ENGLISH ABSTRACT: This thesis undertakes a comparative examination of South African and Kenyan auto/biographical narratives of crime and imprisonment. Although some attention is paid to narratives of political imprisonment, the study focuses primarily on autobiographical accounts by criminals, confessional narratives, popular fiction about crime and prison experience, and journalistic accounts of prison life. There is very little critical work at this moment that refers to these forms of prison writing in South Africa and Kenya. Popular prison narratives and to a certain extent the autobiographical in general are characterised by an under-theorised dialecticism. As academic concepts, both the popular and the autobiographical form are characterised by an unstable duality. While the popular has been theorised as being both a field of resistance to power and of consent to its demands, the autobiographical occupies a similar precariously divided position, in this case between fact and fiction, a place where the „I‟ that narrates is simultaneously the subject and object of the narrative. In examining an eclectic body of texts that share the prison as common denominator, my study problematises the tension between self and world, popular and canonical, political and criminal, factual and fictional. In both settings, South Africa and Kenya, the prison as a material and discursive space does not only mirror society but effects shifts and changes in society, and becomes a space of dynamic adaptation and also a locus that disturbs certain hegemonic relations. The way in which the experience of prison opens up to a fundamentally unsettling ambiguity resonates with the ambivalence that characterises both autobiography as genre and the popular as a theoretical concept. My thesis argues that during the entire historical period covered by the narratives that I examine there is a certain excess that attends on the social production of criminality and the practice of imprisonment, both as material realities and as discursive concepts, which allows them to have a haunting effect both on individuals‟ notions of „the self‟ and the constitution of national identities and nationhoods. I argue that the distinction between the colonial and the postcolonial prison is hazy. Therefore a comparative study of Kenyan and South African prison literature helps us understand how modern prisons and notions of criminality in contemporary Africa are intertwined with the broad European colonial project, reflecting larger issues of state power and control over the populace. In relation to South Africa, my study begins with Ruth First‟s 117 Days (1963), and makes a selection of other prisons narratives throughout the apartheid era up to the post-apartheid period which was ushered in by Mandela‟s Long Walk to Freedom (1994). Moving beyond Mandela, I examine other forms of South African crime and prison narratives which have emerged since the publication of Pumla Gobodo-Madikizela‟s A Human Being Died that Night (2003) and Jonny Steinberg‟s The Number (2004). In Kenya, I begin with Ngugi wa Thiongo‟s Detained (1981). I then focus on popular narratives of crime and imprisonment which began with the publication of John Kiriamiti‟s My Life in Crime (1984) up to the first decade of the 21st century, marked yet again by the publication of Kiriamiti‟s My Life in Prison (2004). Besides Kiriamiti‟s two narratives, the other Kenyan texts which I examine are John Kiggia Kimani‟s Life and Times of a Bank Robber (1988) and Prison is not a Holiday Camp (1994), Benjamin Garth Bundeh‟s Birds of Kamiti (1991), and Charles Githae‟s, Comrade Inmate (1994).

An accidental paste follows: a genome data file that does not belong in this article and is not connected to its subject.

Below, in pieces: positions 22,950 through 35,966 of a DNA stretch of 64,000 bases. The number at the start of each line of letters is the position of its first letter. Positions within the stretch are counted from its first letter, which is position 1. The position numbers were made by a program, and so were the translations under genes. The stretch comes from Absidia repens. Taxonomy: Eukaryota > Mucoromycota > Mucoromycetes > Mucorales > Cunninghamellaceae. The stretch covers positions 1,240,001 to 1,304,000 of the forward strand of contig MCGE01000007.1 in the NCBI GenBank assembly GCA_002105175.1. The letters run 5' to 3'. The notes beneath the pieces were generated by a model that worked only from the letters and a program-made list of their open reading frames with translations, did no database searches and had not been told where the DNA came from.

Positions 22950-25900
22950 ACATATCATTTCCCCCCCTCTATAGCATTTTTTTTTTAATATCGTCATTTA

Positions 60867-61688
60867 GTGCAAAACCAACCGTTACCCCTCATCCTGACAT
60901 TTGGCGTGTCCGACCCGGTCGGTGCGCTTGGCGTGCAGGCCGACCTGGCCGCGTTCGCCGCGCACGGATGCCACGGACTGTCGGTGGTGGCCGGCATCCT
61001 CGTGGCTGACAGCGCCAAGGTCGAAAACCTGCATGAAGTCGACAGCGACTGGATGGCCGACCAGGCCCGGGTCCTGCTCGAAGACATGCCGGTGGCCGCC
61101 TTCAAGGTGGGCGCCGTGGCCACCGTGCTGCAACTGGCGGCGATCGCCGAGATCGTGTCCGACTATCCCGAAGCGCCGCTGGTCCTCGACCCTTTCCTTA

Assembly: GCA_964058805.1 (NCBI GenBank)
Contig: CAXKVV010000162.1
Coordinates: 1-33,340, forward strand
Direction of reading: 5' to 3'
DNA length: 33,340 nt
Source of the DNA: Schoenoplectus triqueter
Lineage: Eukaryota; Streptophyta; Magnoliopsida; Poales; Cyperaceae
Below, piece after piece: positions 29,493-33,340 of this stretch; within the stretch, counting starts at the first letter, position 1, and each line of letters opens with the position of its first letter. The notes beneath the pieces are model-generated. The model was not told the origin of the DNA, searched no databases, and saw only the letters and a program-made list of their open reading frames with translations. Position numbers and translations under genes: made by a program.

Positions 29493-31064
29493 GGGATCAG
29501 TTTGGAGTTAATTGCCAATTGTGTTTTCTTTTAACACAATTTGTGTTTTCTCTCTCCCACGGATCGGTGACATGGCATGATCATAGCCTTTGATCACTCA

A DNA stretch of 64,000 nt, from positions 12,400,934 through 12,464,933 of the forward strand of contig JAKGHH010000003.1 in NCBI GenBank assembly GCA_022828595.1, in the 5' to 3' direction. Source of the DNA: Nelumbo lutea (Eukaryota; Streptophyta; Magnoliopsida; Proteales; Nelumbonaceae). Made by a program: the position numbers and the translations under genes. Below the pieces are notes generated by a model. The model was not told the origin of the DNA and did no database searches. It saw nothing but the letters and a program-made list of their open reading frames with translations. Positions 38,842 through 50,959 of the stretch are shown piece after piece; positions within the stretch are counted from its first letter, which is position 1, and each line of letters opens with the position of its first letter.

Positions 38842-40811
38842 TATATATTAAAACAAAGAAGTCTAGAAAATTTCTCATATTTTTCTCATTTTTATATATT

AFRIKAANSE OPSOMMING: My proefskrif onderneem ‟n vergelykende studie van Suid-Afrikaanse en Keniaanse auto/biografiese narratiewe van misdaad en gevangeneskap. Hoewel aandag tot ‟n mate geskenk word aan verhale van politieke gevangeneskap, is die primêre fokus van die studie eerder op autobiografiese narratiewe deur misdadigers, konfessionele narratiewe, populêre fiksie met betrekking tot misdaad en gevangenis-ondervindinge, sowel as joernalistieke verslae oor gevangenes se lewens agter tralies. Min kritiese werk is tot dusver in verband met hierdie vorme van gevangenis-narratiewe in Suid-Afrika en Kenia gedoen. Populêre prisoniers-narratiewe, en tot ‟n mate autobiografieë oor die algemeen, word deur ‟n onder-geteoriseerde dialektisisme gekenmerk. As akademiese konsepte word beide die populêre en die autobiografiese vorme deur ‟n onstabiele dualisme gekenmerk. Terwyl die populêre tipe geteoretiseer word as sowel ‟n vorm van weerstand teen mag as van toegee daaraan, word aan die autobiografiese tipe ‟n soortgelyke onstabiele, verdeelde rol toegeskryf – in hierdie geval, tussen feitelikheid en fiksie, ‟n plek waar die “ek” wat vertel terselfdertyd die subjek en objek van die verhaal is. Deur middel van ‟n eklektiese versameling van tekste wat die gevangenis as verwysingspunt deel, problematiseer my verhandeling die spanning tussen self en wêreld, die populêre en die gekanoniseerde, die politieke en die kriminele, die feitelike en die fiktiewe. In beide kontekste, Suid-Afrika en Kenia, weerspieël die gevangenis as diskursiewe spasie nie alleenlik die gemeenskapsomgewing nie, maar veroorsaak dit ook veranderings en verskuiwings in die gemeenskap – sodoende word die gevangenis self ‟n ruimte van dinamiese verandering en ‟n plek wat sekere hegemoniese verhoudings versteur. Die manier waarop die ondervinding van gevangeneskap lei tot ‟n fundamentele versteurende dubbelsinningheid resoneer met die dubbelsinnigheid wat beide die autobiografiese as genre en die populêre as teoretiese konsep karakteriseer. My tesis voer aan dat, gedurende die ganse historiese tydperk wat gedek word deur die narratiewe wat ek hier betrag, daar ‟n sekere oormaat is wat die sosiale produksie van misdaad en die toepassing van gevangesetting begelei, beide as stoflike werklikhede en as diskursiewe konsepte, wat hulle toelaat om ‟n kwellende effek uit te oefen beide of individuele mense se sin van „self‟ en die samestelling van nasionale identiteite en nasionaliteite. Ek voer aan dat die onderskeid tussen die koloniale en die postkoloniale gevangenis onduidelik is, en dat ‟n vergelykende studie van Keniaanse en Suid-Afrikaanse gevangenes-narratiewe ons dus help om te verstaan hoe moderne tronke en idees oor misdaad in Afrika deureengevleg is met die breë Europese koloniale projek, en groter kwessies van staatsmag en beheer oor die bevolking weerspieël. In Suid Afrika begin my studie met Ruth First se 117 Days (1963), en maak dan ‟n seleksie van ander gevangenes-narratiewe van die apartheid-era tot en met die post-apartheid oomblik wat deur Mandela se Long Walk to Freedom ingelui word. Ek vestig dan my aandag op ander vorme van Suid-Afrikaanse misdaad- en gevangenes-narratiewe wat sedert die publikasie van Pumla Gobodo-Madikizela se A Human Being Died that Night (2003) en Jonny Steinberg se The Number (2004) verskyn het. In Kenia begin ek met Ngugi wa Thiongo se Detained (1981), en kyk dan ten slotte na populêre narratiewe van misdaad en gevangeneskap wat hulle aanvang vind met die publikasie van John Kiriamiti se My Life in Crime (1984) tot en met die eerste dekade van die 21ste eeu, nogmaals gemerk deur die publikasie van Kiriamiti se My Life in Prison (2004).